This is a guest post by Becky Mares, Community Engagement Manager for Cooking Matters Colorado.
A man stands on the corner of 6th and Sherman. A simple sign says, “PLEASE HELP.”
His name is Gus. He’s an older gentleman with a kindly face, looks well-groomed, and has a slight accent – I think it’s Greek. (He reminds me of the father in My Big Fat Greek Wedding.)
I pass Gus on my way to work every day. I try to smile or wave. Sometimes I give him something – ironically, what I typically have available is fruit. I’ve taken Gus out to lunch, asked him what his favorite food is, what makes him smile, what makes him scared and why he’s on the street corner. I asked him how many people stop and if he has family; whether he lives in a small apartment, or if he’s in a shelter. Gus and I are friends.
All this would be lovely, except it isn’t true. I do pass this gentleman on my way to work every day, and I do give him extra food (typically fruit) when I have it. But I don’t actually know his name. (I asked him once but then forgot it). And I haven’t taken him to lunch or asked him about his life. He does make me smile – and he breaks my heart – a little bit every day. I do feel a strange affinity for him like he’s my warm and jovial grandfather or something.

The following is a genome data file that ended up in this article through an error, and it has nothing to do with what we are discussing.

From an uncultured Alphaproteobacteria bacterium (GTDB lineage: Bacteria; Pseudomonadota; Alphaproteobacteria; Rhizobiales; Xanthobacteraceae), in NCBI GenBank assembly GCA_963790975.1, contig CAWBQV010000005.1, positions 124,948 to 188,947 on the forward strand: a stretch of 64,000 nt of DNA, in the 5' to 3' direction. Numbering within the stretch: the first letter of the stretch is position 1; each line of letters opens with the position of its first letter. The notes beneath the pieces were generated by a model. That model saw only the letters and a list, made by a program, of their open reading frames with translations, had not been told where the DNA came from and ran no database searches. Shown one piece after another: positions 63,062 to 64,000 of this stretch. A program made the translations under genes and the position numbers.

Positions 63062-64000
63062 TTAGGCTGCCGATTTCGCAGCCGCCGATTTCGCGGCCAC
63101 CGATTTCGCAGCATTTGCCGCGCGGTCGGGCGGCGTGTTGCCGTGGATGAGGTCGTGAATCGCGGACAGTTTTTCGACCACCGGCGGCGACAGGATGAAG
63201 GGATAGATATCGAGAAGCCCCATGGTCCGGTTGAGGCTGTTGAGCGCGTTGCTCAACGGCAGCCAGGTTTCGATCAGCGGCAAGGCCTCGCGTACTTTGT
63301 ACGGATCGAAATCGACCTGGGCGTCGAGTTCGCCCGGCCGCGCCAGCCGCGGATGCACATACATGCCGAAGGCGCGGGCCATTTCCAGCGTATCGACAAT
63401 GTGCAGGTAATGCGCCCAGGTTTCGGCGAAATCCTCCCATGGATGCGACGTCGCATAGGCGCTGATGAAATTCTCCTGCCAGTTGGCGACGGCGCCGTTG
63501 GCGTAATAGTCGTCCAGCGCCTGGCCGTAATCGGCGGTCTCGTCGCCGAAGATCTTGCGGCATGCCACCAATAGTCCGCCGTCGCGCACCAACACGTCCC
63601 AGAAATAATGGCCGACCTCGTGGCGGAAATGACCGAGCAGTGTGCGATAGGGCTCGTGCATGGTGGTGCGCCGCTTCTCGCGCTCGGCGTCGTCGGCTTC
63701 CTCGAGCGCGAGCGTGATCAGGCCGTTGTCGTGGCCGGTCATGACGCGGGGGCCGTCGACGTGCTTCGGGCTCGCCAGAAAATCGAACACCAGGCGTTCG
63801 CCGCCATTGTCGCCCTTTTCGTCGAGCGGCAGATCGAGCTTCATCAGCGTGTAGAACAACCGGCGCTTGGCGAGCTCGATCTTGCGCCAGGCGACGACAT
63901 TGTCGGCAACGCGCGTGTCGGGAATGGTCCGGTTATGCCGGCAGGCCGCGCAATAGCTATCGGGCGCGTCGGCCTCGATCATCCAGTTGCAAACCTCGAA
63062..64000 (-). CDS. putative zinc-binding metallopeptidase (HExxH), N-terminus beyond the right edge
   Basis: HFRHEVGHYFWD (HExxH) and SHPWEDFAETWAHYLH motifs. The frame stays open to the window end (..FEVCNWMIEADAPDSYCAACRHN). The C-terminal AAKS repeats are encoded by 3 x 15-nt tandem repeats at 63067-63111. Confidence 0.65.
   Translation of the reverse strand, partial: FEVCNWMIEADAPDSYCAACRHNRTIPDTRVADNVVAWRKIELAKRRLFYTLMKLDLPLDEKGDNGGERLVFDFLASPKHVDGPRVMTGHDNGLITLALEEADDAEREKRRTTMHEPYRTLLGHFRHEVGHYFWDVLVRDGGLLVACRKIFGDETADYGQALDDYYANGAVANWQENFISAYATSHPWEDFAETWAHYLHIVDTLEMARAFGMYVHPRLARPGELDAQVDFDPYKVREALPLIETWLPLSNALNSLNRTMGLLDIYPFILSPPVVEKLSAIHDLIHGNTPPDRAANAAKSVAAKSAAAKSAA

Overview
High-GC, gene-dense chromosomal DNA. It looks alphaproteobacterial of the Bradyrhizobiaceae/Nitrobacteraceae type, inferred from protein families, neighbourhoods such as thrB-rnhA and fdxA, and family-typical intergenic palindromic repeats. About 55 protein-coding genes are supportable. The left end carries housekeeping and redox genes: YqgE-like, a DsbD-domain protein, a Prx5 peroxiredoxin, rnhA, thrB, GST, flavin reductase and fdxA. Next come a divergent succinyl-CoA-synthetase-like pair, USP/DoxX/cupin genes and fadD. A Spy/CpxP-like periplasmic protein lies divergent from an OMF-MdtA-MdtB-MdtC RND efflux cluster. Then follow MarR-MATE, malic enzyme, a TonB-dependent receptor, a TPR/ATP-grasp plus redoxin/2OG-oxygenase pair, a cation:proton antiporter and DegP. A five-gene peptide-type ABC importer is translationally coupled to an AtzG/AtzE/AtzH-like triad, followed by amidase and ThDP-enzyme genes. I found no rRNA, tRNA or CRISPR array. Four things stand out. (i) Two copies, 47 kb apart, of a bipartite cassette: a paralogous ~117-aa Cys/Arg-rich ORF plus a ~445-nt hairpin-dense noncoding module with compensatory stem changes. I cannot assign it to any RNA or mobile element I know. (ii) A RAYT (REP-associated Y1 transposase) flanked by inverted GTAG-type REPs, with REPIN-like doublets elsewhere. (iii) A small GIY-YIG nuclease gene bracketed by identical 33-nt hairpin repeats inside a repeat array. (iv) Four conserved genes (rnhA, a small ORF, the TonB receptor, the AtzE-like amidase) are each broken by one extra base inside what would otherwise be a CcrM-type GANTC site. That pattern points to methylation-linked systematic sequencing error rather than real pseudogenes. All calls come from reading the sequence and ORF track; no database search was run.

So, why have I created this image of Gus in my head? Why have I not actually taken him to lunch when I’ve felt compelled to do so? To help this stranger who I somehow feel an affinity for? Is it because I’ve created this image of who I think he is and don’t want to burst that bubble? What if Gus has some terminal illness and dies tomorrow and I never got to know him?
I work in a purely compassionate field. My college degrees were focused on social and environmental justice. When I was 6 years old, I asked my dad why the man on the street didn’t have dinner but we did (even though we were living paycheck to paycheck ourselves). In my current job, I teach volunteers how to work with diverse populations. I talk about how everybody is an expert in their own lives; how everyone has value; and there isn’t really an “us” vs. “them” – we are a “we” community.
I should help him, right? Then why don’t I?
Well, I did it. I met Gus.
I’ve been watching Gus for several months now. As we learned from my previous story, he’s had quite an effect on me, even before I actually talked to him. Now that I have, he’s been inscribed on my memory even more.
It turns out that Gus isn’t Gus – he’s Tom. And it turns out that he isn’t Greek at all – he’s from Boston (apparently I hadn’t listened very carefully in the few words we had exchanged).
Tom moved to Colorado because he hated east coast weather – awfully cold and grey in the winter and awfully hot and humid in the summer. He cleaned floors in college to pay the bills and then started a small business in Colorado many years ago, which “did okay” in his words.
Tom loves football, and even though he’s from the East Coast, is a big Broncos fan. He watched the pre-season opener and didn’t agree with the commentators; the team looks great to him!